El Dorado - The Gilded One
El Dorado (Spanish for "the gilded one") is a legend that began with the story of
a South American tribal chief who covered himself with gold dust.
Origins of the legend
The myth began in the 1530s in the Andes of present-day Colombia, where conquistador Gonzalo Jimenez de Quesada first found the Muisca (1537), a nation in the modern day Cundinamarca and Boyacá highlands of Colombia. The story of the Muisca rituals was brought to Quito by Sebastian de Belalcazar’s men; mixed with other rumors, there arose the legend of El Dorado, The Golden Man— el indio dorado, the golden Indian, and el rey dorado, the Golden King. Imagined as a place, El Dorado became a kingdom, an empire, the city of this legendary golden king.
In search of this legendary kingdom, Francisco Orellana and Gonzalo Pizarro would depart from Quito in 1541 to the Amazon in the most fateful and famous expedition to find El Dorado.
The original narrative is to be found in the rambling chronicle, El Carnero, of Juan Rodriguez
Freyle. According to Freyle, the king or chief priest of the Muisca was said to be ritually
covered with gold dust at a religious festival held in Lake Guatavita, near present-day Bogotá.
In 1636 Juan Rodriguez Freyle wrote this account, addressed to his friend Don Juan, the cacique or governor of Guatavita:
The ceremony took place on the appointment of a new ruler. Before taking office, he spent some time secluded in a cave, without women, forbidden to eat salt and chill pepper, or to go out during daylight. The first journey he had to make was to go to the great lagoon of Guatavita, to make offerings and sacrifices to the demon which they worshipped as their god and lord. During the ceremony which took place at the lagoon, they made a raft of rushes, embellishing and decorating it with the most attractive things they had. They put on it four lighted braziers in which they burned much moque, which is the incense of these natives, and also resin and many other perfumes. The lagoon was large and deep, so that a ship with high sides could sail on it, all loaded with an infinity of men and women dressed in fine plumes, golden plaques and crowns... As soon as those on the raft began to burn incense, they also lit braziers on the shore, so that the smoke hid the light of day.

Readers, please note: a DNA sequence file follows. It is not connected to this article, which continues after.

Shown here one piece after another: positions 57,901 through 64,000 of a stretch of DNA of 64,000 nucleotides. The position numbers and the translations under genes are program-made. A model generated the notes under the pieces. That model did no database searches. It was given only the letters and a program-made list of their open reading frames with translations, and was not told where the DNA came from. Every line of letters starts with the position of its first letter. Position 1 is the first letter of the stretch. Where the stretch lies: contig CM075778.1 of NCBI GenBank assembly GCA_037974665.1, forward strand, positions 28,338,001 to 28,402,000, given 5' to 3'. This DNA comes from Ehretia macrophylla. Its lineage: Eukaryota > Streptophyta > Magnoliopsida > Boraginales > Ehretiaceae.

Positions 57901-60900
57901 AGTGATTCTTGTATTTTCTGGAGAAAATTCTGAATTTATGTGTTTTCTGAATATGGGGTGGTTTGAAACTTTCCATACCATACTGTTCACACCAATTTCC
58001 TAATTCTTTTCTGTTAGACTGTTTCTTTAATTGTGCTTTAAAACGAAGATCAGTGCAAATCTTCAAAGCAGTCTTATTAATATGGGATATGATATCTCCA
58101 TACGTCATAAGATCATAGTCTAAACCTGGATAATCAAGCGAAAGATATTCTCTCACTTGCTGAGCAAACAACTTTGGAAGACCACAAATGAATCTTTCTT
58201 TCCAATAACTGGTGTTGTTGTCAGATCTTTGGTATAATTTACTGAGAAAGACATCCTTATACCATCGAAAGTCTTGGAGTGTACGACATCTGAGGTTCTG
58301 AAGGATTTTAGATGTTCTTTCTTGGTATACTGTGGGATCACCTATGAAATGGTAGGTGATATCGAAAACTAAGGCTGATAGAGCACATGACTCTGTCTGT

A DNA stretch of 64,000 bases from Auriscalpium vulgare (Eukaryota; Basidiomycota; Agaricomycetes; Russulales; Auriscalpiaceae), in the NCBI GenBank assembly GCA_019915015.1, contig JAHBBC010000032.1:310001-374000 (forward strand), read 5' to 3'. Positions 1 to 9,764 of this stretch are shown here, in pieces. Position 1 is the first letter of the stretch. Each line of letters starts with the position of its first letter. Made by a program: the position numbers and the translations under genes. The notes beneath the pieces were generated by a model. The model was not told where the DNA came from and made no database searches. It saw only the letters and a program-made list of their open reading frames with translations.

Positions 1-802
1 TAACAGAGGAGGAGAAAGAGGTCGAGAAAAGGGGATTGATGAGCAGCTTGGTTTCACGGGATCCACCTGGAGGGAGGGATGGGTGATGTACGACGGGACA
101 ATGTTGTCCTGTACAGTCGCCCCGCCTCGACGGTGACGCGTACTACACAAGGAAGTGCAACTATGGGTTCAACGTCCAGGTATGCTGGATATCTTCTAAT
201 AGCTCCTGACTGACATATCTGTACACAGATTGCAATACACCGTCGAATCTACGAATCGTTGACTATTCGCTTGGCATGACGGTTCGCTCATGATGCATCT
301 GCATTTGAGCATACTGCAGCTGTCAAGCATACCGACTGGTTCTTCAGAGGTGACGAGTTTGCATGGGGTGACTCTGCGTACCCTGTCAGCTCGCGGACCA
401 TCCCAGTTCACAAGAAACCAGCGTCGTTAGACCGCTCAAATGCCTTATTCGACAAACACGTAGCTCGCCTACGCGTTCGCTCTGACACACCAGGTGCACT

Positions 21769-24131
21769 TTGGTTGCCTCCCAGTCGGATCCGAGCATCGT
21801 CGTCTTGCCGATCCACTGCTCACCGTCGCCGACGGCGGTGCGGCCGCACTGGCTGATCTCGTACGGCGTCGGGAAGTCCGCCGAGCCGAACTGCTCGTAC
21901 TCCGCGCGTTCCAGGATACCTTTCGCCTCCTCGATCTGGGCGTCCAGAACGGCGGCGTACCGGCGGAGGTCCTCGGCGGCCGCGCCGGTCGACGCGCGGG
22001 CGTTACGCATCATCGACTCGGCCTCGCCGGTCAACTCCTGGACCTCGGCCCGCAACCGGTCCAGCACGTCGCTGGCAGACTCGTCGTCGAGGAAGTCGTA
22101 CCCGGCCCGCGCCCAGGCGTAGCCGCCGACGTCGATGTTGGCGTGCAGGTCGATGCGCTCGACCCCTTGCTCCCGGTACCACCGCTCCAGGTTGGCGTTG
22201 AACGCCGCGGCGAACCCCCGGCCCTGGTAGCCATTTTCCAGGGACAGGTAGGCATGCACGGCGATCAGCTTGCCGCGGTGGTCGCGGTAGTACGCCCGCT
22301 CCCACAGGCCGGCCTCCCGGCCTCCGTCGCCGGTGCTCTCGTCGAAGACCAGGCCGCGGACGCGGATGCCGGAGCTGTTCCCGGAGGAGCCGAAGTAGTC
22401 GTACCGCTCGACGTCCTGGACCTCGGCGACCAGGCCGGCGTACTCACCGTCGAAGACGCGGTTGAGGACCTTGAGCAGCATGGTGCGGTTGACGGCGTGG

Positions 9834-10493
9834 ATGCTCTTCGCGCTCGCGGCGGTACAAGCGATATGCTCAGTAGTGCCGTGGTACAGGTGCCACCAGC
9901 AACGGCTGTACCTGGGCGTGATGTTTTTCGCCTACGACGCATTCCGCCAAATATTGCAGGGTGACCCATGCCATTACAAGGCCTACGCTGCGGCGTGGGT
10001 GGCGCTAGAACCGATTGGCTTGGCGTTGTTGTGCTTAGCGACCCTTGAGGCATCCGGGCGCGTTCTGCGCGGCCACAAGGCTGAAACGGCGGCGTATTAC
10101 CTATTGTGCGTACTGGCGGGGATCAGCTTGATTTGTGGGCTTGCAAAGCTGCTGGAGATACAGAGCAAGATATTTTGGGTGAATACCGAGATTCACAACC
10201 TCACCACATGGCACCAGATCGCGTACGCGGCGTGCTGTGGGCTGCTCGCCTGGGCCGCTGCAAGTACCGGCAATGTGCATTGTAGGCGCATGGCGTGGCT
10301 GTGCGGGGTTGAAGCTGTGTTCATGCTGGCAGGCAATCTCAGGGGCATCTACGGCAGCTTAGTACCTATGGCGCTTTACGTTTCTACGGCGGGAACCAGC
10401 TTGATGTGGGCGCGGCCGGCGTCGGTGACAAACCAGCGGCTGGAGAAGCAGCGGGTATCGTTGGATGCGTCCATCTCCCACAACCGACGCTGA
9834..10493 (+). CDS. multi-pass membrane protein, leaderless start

At this time they stripped the heir to his skin, and anointed him with a sticky earth on which they placed gold dust so that he was completely covered with this metal. They placed him on the raft ... and at his feet they placed a great heap of gold and emeralds for him to offer to his god. In the raft with him went four principal subject chiefs, decked in plumes, crowns, bracelets, pendants and ear rings all of gold. They, too, were naked, and each one carried his offering.... when the raft reached the center of the lagoon, they raised a banner as a signal for silence. The gilded Indian then... [threw] out all the pile of gold into the middle of the lake, and the chiefs who had accompanied him did the same on their own accounts. ... After this they lowered the flag, which had remained up during the whole time of offering, and, as the raft moved towards the shore, the shouting began again, with pipes, flutes, and large teams of singers and dancers. With this ceremony the new ruler was received, and was recognized as lord and king.
It is believed that these rituals  were carried out by the Muisca in several lakes along their territory.